MH: But we do make those kinds of judgments. And in film I can give you an example. You know the film that Marty Scorsese did about Howard Hughes. Aviator. It’s like…Leo DiCaprio… I saw like the first minute, I’m like, “This is not Howard Hughes.” [laughter] And I’ve still got two more hours to go…I mean come on, how can I believe this? We all do that, there’s no question. Films are such a subjective experience. So casting is very important.

RO: Yeah I actually felt that way with Oliver Stone’s Nixon with Anthony Hopkins. It was just too much of a stretch.

MH: I know. And Oliver Stone is often like that. A friend of mine told me, “He’s not good with actors.” My friend has this great line about Wall Street. He says, “The acting is so bad, you don’t even believe Marty Sheen and Charlie Sheen are related.”



Pushing the Limits of Casting: Did you buy Anthony Hopkins as "Nixon"?



RO: Let me ask you about “natural born storytellers”: Do you believe that some people are born better storytellers? And is storytelling ability part of the criteria for USC cinema school’s admission of students?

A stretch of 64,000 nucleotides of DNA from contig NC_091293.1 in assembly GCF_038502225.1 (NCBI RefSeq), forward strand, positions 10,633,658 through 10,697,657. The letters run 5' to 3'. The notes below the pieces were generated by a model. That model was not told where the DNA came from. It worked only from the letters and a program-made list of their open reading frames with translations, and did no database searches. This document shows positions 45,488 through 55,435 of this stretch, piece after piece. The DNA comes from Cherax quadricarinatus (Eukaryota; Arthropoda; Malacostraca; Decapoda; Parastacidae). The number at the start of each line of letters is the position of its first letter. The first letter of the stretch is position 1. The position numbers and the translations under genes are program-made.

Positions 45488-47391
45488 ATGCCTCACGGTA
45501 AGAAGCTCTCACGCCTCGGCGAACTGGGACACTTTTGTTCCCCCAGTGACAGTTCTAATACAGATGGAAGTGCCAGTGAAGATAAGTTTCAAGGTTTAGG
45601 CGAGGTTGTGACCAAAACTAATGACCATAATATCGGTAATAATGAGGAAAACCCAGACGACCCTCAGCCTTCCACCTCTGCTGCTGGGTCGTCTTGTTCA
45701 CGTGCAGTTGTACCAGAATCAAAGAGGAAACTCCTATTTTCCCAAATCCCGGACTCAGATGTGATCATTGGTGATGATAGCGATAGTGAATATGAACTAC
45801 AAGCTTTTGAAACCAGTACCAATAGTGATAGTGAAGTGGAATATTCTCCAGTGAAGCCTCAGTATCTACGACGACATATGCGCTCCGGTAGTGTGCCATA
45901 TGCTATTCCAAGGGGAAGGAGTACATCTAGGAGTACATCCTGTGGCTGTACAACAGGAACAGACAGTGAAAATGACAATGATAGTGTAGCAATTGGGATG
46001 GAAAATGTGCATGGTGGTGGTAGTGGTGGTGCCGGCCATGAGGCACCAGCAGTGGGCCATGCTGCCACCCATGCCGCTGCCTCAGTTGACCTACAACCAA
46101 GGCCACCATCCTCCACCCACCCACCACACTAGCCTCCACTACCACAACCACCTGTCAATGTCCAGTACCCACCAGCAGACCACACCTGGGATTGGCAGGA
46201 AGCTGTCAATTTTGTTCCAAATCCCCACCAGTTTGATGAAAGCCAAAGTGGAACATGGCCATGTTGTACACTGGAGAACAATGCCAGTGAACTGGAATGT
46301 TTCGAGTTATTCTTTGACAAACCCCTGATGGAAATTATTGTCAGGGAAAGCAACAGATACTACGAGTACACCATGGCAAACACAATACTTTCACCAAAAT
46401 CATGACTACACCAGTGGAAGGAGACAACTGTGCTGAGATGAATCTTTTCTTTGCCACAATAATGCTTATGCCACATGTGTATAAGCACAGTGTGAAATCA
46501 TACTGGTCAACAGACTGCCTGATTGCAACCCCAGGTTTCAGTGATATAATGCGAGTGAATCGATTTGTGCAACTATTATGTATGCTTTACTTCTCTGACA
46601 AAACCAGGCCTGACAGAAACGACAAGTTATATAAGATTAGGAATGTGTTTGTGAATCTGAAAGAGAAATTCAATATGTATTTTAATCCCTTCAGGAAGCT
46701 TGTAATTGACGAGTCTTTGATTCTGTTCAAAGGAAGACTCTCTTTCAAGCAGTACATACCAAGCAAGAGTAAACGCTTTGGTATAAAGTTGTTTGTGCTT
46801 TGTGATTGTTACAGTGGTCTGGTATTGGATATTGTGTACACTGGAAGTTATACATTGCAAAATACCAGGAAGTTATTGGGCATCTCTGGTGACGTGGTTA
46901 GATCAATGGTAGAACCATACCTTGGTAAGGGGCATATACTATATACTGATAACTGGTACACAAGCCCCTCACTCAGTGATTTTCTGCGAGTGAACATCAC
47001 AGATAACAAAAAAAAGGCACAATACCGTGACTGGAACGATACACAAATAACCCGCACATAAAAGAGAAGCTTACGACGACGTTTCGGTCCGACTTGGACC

MH: If we knew how to look at students and pick talent, if we had a formula, it would be great, but I don’t think there is a formula. We’ve actually changed our admission criteria since you were here. We now ask applicants to write stories, an idea for a film. And also we’re asking for a five minute short video. Or there’s another opportunity, they can submit a series of photos and tell a story around them. 

We look for people who can tell stories. We also look for people that have stories to tell. If you have stories, or you have ideas to tell, we think we can give you the tools to be a good storyteller, but developing visual and cinematic sensibilities – that’s harder.